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Clark County

July 23, 2013

Popular Jeffersonville festival under financial scrutiny

Officials looking to minimize costs for blues and barbecue event

JEFFERSONVILLE — If a funding gap cannot be covered, one of Jeffersonville’s more popular events might be in jeopardy.

The numbers are in for this year’s Smokin’ on the River BBQ, Blues and Brews festival, and they don’t look good for the city. According to Sara Schutz, director of special events and RiverStage for Jeffersonville’s Parks Department, the festival cost the city $33,985. Combined with last year’s event, the city has lost more than $68,000 the past two years.

It is the fifth time Jeffersonville has hosted the two-day festival, which has become one of the largest draws for the RiverStage and Jeffersonville’s riverfront. Schutz also said previously that it has become the second-largest barbecue festival in the state of Indiana.

While the interest in the event is unquestioned, the cost it takes to host the barbecue festival each year is under scrutiny.

“I think the question is, are we comfortable losing $34,000 on the event?” asked Parks Authority President Ed Zastawny after the numbers were presented on Monday.

Despite the loss to Jeffersonville, the fifth annual event cost the city less than it did to put on last year’s Smokin’ on the River festival, which incurred a loss of $34,626.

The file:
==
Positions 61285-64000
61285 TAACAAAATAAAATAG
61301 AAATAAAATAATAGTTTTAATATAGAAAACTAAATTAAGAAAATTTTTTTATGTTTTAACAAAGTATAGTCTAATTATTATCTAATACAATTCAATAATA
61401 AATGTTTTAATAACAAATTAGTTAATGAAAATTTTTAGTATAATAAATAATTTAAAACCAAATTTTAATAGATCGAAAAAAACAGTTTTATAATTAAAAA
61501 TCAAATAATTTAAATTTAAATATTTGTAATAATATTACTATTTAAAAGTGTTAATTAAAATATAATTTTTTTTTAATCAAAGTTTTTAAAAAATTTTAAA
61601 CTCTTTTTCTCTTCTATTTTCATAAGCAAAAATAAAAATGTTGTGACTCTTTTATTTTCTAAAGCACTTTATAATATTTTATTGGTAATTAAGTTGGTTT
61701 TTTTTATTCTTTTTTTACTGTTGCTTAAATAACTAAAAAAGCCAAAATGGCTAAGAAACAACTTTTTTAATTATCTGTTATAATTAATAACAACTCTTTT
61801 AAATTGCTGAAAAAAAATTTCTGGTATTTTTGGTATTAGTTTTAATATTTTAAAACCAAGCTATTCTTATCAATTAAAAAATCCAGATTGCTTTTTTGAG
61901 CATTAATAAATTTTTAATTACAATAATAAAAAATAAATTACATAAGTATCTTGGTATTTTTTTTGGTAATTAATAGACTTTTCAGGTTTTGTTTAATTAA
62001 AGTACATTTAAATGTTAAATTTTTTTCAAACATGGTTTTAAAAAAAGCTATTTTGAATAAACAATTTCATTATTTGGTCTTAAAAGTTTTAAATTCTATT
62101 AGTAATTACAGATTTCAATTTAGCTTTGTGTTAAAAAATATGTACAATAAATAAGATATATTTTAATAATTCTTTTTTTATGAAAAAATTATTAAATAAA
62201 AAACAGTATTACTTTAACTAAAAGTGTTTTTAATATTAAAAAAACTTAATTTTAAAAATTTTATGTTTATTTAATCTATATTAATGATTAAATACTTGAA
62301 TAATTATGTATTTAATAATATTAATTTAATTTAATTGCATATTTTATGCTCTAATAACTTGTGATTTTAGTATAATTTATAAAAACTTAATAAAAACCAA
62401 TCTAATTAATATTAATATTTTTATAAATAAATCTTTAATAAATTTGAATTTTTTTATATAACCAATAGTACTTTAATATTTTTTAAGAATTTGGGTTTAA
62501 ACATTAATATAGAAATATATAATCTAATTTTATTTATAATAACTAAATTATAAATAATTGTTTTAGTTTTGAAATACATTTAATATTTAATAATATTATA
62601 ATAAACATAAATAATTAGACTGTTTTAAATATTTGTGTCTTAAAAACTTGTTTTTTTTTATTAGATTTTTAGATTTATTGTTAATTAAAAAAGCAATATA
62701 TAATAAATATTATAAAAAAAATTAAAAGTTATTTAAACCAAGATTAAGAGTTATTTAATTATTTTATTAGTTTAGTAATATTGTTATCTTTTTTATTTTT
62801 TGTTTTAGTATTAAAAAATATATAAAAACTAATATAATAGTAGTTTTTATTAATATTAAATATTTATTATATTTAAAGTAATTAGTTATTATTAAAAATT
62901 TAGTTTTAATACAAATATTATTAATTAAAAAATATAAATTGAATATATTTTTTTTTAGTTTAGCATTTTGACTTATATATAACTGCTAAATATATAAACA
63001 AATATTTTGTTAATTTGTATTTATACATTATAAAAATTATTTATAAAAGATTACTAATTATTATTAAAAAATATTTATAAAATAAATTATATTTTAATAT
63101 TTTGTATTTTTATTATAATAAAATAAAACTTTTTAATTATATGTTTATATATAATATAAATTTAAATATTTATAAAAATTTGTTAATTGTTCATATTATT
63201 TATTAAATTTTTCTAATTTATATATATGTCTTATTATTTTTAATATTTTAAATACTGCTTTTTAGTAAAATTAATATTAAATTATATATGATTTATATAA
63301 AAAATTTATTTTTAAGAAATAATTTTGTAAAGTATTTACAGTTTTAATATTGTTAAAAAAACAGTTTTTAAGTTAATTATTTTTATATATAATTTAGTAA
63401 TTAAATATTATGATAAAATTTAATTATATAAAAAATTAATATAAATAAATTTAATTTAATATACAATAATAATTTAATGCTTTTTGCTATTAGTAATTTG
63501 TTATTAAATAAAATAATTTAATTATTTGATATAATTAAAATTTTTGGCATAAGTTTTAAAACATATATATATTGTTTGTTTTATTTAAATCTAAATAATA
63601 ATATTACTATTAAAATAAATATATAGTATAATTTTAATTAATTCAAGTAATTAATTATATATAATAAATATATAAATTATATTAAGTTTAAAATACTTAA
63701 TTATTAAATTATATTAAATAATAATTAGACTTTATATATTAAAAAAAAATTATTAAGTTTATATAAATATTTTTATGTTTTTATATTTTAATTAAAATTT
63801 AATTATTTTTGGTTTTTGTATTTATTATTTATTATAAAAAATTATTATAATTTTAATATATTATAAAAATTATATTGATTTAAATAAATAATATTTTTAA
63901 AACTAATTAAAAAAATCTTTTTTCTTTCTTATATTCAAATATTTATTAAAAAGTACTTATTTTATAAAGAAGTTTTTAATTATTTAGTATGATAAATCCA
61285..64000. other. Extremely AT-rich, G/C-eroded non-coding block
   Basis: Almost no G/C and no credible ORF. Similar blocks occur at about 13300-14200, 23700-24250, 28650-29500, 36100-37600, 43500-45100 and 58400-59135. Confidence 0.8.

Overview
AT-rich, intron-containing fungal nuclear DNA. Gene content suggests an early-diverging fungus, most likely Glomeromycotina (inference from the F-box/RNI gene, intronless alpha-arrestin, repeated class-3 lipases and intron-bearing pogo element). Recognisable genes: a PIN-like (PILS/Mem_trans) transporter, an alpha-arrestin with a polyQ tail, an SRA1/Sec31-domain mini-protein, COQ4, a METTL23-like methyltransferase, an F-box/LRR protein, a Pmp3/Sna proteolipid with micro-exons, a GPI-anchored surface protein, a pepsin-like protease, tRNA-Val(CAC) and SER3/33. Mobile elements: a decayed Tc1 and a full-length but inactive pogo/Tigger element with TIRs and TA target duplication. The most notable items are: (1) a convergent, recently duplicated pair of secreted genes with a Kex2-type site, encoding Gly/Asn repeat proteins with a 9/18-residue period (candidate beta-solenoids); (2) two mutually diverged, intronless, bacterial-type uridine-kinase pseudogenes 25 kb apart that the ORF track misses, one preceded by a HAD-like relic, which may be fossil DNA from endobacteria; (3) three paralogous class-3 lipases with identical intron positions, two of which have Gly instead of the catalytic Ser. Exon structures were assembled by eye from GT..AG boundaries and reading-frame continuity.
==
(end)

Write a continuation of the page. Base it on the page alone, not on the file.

More than 50 professional barbecue teams and 10 backyard amateur teams competed in the competition and generated $10,952 in entry fees. Attendance figures were also the highest in the five years of the event.

“As far as our attendance I think it was, by far, our best year,” Schutz said.

Weather helped to draw in the record crowds, but for the city the financial loss is still a concern.

“I think there’s going to come a point where we’re going to have to do something,” said Parks Authority Board Member Connie Sellers said. “We cannot keep going in the red on everything, we’re going to have to do something to start bringing in money to cover these expenses.”

While canceling the event is unlikely, if the funding gap is not covered, other considerations like charging a fee for attendees might move forward.

But offering the event for free is what sets it apart, Schutz said.

“We’re unique in the fact that it’s free,” she said. “Of course, we want to try and keep everything we do down at the RiverStage free.”

The first area Schutz said the parks department will look at is covering the costs by seeking additional sponsors.

“I think fundraising is something we really have to work on,” she said.

Schutz added that she was approached at this year’s event that a potential sponsor may be willing to pay $25,000 toward the event.

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